‘Child of Books’ team together
In their best-selling picture book, “A Child of Books’’ (Candlewick), Oliver Jeffers and Sam Winston created a visual celebration of the written word and the power of storytelling to open doors in the imagination. For the first time in the United States, the two will be together to talk about their work and sign books at the Boston Athenaeum on Feb. 25 at 1 p.m.
Jeffers, a children’s book author from Northern Ireland who lives in Brooklyn, and Winston, a London artist who explores typography, worked together for over five years to create the story of a girl and boy who adventure through forests, over seas, up mountains, and around fantastical castles. The landscapes throughout are sculpted from the sentences of classics from literature.
Fragments, paragraphs, and pages from “The Secret Garden,’’ “Great Expectations,’’ “Black Beauty,’’ “Peter Pan,’’ “Frankenstein,’’ as well as works by Robert Louis Stevenson, Beatrix Potter, Herman Melville, Louisa May Alcott, Mark Twain, and many others are shaped to make the world that the little boy and girl travel through. It serves as a potent message to kids, and a good reminder to adults, about the transportive power of stories in our lives.
Significance of African-American literature
Danielle Legros Georges, Boston poet laureate and Lesley University professor, has gathered five local black writers and teachers for two panel discussions that will explore the significance of African-American literature. The first, “Blackness in the 21st Century” will focus on black identity. It will feature Ifeanyi Menkiti, Wellesley professor and Grolier Poetry Book Shop owner; Nicole Terez Dutton, former Somerville poet laureate and an editor at The Baffler and Transition Magazine; Barbara Lewis, director of the William Monroe Trotter Institute for the Study of Black History and Culture at UMass Boston; Nikòl Payen, writer and Quinsigamond Community College professor; and Enzo Silon Surin, Central Square Press publisher and Bunker Hill Community College professor. “The panels are meant to underscore how African-American literature has been and continues to be a source of celebration of black lives, sustenance in struggle, and site of resistance,” explains Legros Georges. The first gathering will take place Feb. 23, at 6 pm at the Rabb Lecture Hall of the Boston Public Library. The second panel, “Black Style, Black Language,” is slated for April 3.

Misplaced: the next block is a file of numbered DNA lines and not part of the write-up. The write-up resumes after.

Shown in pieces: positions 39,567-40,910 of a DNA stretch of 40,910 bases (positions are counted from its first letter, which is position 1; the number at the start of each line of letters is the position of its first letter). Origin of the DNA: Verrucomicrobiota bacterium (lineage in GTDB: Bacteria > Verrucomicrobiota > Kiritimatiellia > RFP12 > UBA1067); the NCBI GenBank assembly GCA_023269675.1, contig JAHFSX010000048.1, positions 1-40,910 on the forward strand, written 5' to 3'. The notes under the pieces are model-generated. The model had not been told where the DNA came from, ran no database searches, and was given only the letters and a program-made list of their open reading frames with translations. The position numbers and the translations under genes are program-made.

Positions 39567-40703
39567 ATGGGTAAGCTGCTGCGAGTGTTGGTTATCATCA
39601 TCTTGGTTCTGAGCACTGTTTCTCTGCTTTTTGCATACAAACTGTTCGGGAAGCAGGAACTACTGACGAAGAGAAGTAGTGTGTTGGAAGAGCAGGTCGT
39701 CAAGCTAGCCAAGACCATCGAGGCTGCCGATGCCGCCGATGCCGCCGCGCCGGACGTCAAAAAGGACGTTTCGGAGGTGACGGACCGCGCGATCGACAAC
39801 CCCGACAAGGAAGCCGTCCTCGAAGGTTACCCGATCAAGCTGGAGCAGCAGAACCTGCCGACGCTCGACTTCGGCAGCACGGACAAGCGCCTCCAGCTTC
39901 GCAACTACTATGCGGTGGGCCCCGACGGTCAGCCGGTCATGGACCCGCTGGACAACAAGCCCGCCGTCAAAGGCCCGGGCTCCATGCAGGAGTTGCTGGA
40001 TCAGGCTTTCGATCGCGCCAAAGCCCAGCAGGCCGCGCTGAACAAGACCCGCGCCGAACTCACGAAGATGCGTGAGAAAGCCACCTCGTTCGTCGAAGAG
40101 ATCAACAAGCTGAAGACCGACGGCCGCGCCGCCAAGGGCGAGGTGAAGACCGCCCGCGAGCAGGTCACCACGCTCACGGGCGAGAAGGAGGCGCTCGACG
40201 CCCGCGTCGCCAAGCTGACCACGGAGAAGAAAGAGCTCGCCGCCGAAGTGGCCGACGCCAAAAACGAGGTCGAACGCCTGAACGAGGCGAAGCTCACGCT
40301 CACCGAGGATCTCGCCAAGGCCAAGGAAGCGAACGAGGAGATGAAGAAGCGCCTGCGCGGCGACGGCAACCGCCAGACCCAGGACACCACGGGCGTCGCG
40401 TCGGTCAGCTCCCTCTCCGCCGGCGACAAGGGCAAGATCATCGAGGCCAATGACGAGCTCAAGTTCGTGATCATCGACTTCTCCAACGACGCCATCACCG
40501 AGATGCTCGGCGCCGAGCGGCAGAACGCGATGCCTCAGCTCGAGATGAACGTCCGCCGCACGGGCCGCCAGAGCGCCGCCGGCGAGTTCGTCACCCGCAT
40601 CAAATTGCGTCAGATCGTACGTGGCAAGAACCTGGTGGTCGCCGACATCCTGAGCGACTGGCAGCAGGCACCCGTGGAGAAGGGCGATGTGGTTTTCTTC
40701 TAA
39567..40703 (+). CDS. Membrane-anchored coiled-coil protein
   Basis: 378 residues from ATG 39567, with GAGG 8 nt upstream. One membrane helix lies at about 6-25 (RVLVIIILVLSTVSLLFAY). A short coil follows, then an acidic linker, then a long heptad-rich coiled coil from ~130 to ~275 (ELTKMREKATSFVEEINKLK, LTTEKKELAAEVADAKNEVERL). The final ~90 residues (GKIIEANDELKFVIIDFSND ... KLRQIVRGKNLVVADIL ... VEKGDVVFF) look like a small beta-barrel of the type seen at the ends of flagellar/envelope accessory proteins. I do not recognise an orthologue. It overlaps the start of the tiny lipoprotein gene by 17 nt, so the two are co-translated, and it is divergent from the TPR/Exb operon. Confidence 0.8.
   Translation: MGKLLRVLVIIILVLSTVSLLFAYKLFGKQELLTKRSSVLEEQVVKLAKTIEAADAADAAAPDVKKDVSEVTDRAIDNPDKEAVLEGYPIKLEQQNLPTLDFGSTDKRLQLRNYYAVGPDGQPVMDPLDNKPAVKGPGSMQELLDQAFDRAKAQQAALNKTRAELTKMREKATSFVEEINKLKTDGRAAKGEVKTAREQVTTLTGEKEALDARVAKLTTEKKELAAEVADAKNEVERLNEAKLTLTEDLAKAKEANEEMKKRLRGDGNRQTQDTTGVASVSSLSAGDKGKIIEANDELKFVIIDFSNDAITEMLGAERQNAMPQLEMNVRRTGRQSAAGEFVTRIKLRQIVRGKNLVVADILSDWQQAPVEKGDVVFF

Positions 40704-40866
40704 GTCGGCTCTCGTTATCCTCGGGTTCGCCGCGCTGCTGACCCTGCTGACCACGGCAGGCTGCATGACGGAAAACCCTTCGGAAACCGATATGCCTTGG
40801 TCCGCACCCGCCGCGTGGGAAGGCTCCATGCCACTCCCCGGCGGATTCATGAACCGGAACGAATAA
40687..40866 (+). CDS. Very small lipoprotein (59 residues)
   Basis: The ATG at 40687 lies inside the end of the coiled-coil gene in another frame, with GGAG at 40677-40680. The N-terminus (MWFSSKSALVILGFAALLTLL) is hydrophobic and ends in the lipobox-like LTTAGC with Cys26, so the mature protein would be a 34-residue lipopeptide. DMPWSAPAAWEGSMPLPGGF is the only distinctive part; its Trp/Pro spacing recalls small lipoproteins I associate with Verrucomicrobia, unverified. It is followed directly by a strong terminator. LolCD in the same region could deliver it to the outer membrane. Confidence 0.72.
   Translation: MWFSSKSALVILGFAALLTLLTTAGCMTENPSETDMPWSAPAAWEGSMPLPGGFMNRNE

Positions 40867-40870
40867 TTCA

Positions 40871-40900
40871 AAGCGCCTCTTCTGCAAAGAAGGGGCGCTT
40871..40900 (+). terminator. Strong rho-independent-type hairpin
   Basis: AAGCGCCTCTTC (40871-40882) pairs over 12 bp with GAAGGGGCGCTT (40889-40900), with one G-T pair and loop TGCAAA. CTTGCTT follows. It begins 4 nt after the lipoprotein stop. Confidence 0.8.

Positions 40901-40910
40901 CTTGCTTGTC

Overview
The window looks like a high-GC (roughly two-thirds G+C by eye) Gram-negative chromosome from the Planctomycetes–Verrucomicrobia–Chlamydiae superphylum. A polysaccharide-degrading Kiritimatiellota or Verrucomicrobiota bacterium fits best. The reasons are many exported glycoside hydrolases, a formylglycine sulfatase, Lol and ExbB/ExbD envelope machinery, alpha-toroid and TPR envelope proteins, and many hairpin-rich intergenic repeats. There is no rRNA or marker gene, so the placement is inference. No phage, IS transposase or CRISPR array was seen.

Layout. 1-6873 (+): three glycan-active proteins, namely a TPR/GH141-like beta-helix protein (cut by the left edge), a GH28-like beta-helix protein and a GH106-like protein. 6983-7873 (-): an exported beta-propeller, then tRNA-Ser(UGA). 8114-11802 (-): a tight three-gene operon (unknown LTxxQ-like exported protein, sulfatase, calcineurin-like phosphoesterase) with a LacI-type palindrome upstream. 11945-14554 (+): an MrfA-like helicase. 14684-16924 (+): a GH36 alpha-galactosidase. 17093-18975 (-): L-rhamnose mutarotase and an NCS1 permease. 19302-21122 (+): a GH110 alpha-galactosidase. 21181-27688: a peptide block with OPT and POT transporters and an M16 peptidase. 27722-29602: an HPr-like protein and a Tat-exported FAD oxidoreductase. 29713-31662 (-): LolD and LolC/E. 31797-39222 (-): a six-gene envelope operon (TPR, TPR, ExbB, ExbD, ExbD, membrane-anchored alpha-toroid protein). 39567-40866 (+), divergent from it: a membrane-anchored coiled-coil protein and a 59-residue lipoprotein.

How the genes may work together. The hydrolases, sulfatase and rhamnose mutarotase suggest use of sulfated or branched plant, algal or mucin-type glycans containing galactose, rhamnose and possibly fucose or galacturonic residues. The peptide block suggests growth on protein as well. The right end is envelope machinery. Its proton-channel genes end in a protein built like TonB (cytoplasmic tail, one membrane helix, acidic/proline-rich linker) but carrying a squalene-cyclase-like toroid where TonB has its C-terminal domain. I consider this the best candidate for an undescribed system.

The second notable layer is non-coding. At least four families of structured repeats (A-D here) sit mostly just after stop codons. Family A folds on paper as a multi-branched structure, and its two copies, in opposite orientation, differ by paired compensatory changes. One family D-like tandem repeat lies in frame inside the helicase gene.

Warren joins ‘This Fight’
“Consider this MY warning,” Massachusetts Senator Elizabeth Warren tweeted recently. “We won’t be silent. We will speak out. And we WILL persist.” Warren has emerged as a strong and fiery leader in the Democratic Party and a vocal opponent of the current administration. She brings her vision for the Democrats to a new book, just announced, “This Fight Is Our Fight: The Battle to Save America’s Middle Class’’ (Metropolitan), which will be published April 18.
“There Are More Beautiful Things Than Beyoncé’’ by Morgan Parker (Tin House)
“The Alps: A Human History from Hannibal to Heidi and Beyond’’by Stephen O’Shea (Norton).
“Robert Lowell: Setting the River on Fire: A Study of Genius, Mania, and Character’’ by Kay Redfield Jamison (Knopf)
Pick of the week
Marilyn Racette of Book Ends in Winchester recommends “The Fifth Petal’’ by Brunonia Barry (Crown): “Set in Salem, it’s no surprise that the story has connections to the 17th century witch trials. But the roots of the story go right to the darkness within human nature. The suspicious death of a young boy on Halloween night leads police chief John Rafferty back to Salem’s most notorious cold case. Brunonia twists the plot with skill, weaving past and present together, creating a story that’s haunting, and characters that I felt I knew.’’Nina MacLaughlin is the author of “Hammer Head: The Making of a Carpenter.” She can be reached at firstname.lastname@example.org.